Everything has come together around the Plein in The Hague in recent days. On the west side, the House of Representatives debated the emergency law and the corona crisis. In the center, near the statue of William of Orange, protesters protested against the corona measures, and more or less normal life continued on the terraces of the cafes on the east and south sides. Coronaproof, with handgel and remote tables.
But on Wednesday evening there were dozens of people hopping on the covered terrace of café Luden, at a distance of one and a half centimeters rather than one and a half meters from each other. The visitors hug each other, take selfies, sing aloud to the music and dance on tables. It was the last hours and minutes that the cafes were allowed to be open, before a forced closure of at least four weeks.
The images of the terrace, shot just after half past nine by BBC reporter Anna Holligan, immediately provoked outrage. A second video from the covered patio, posted to Instagram at just before 10 a.m. by a visitor, shows the same thing: visitors standing, singing and dancing. That account is no longer public.
In the parliamentary debate, PvdA leader Lodewijk Asscher refers to the rushing young people. They show “we still have a long way to go,” he says. Mayor Jan van Zanen of The Hague calls the party behavior “completely irresponsible”.
Twelve hours later, John Prins, owner of café-restaurant Luden, puts on “the robe of penance”. “If I had woken up this morning and seen those images of someone else, I would have thought ‘what an idiot’ too.”
According to him, Wednesday evening felt like “New Years Eve”, “there was drinking left and right”. He should have “actually turned out the exciting music right away.” But Prins also says: “I am not a police officer.” Of turning the visitors away, he says: “There were still twenty tables or so that had to settle.” He did, however, say at 9.30 am that the last round had arrived and turned off the music five minutes later.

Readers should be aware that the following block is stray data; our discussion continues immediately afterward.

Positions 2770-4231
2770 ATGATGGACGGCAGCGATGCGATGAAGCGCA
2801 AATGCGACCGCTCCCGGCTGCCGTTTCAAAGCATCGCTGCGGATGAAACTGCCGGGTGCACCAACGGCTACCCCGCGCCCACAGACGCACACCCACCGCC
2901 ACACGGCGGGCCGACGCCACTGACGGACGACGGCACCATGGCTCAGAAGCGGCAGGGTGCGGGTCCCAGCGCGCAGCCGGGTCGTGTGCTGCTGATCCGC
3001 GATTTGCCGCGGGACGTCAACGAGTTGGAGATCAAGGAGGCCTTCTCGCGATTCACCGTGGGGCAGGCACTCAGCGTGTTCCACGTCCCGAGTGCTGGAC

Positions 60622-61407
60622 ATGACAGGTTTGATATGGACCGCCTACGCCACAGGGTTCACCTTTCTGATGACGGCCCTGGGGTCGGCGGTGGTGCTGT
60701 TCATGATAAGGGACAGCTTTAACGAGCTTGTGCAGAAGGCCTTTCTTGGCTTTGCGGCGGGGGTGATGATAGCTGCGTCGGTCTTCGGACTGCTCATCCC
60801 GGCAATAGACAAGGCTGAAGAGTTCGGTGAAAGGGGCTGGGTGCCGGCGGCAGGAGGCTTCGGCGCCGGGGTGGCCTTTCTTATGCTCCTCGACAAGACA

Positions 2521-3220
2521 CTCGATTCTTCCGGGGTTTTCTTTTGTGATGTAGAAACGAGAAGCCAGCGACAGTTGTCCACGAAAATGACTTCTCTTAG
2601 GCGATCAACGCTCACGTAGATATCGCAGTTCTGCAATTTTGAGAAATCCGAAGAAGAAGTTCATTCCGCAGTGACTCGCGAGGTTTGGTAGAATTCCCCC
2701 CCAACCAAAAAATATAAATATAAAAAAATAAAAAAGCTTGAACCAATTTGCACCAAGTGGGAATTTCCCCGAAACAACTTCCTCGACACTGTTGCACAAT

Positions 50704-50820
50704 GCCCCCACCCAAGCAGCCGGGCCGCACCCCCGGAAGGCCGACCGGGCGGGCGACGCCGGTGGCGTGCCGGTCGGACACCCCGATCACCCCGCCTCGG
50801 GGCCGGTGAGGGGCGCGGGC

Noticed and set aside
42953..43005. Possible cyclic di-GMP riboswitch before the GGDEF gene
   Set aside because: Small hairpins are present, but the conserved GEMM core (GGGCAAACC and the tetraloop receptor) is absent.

According to Prins, the images are “a snapshot”. “In ten minutes” it got out of hand. “Otherwise there would have been action?” According to him, the covered part of the terrace was empty by ten o’clock.
In a statement, the mayor wrote that the party was “stopped” at ten o’clock. According to his spokesperson, action has been taken. After a report of noise pollution due to the loud music, a long telephone conversation with the owner is said to have taken place. “Primary is the intention that the entrepreneur maintains itself.” When the nuisance continued, enforcers and officers entered and found that the corona rules were not being complied with.
The loud music was noticed by bystanders earlier in the week, but it is not a violation of the corona rules, the spokesperson said. Another video from the visitor, posted at twenty past six, shows how everyone is still sitting around tables under the tarp – in accordance with the corona rules – but singing along to the music. In the video from BBC reporter Holligan, the DJ can be heard asking – in vain – to be seated. A video of Telegraph-journalist Alexander Bakker, posted at a quarter to nine, shows dancing people.
According to Luden’s neighbors, the owners of café Millers, Wednesday evening was an exception. They don’t want their name in the paper. The restaurants and cafes are usually frequented by young officials, politicians and day-trippers during the day. They don’t exist now.
They say that it has been restless for several days because of the demonstrations against the emergency law. These had not been announced and after a time of tolerance, the police sent the demonstrators away. The catering men complain that those demonstrators went on the terraces. One of them tells how on Monday staff were harassed because she was wearing a mask. John Prins only says that on his terrace on Wednesday “there was not what is normally there” and talks about a lot of youth.
No official warning
The catering men also say that in recent months enforcers have continuously visited to see how the cafes around the Square adhered to the corona rules and that no abuses were found. The municipality says that Luden has been addressed before about enforcing the rules, although that was not an official warning and there were “no signals of this magnitude”.
It is being investigated which steps can be taken against the owner and the visitors. In previous similar cases, the mayor closed cafes for a period of two weeks – now the catering industry is closed for four weeks anyway.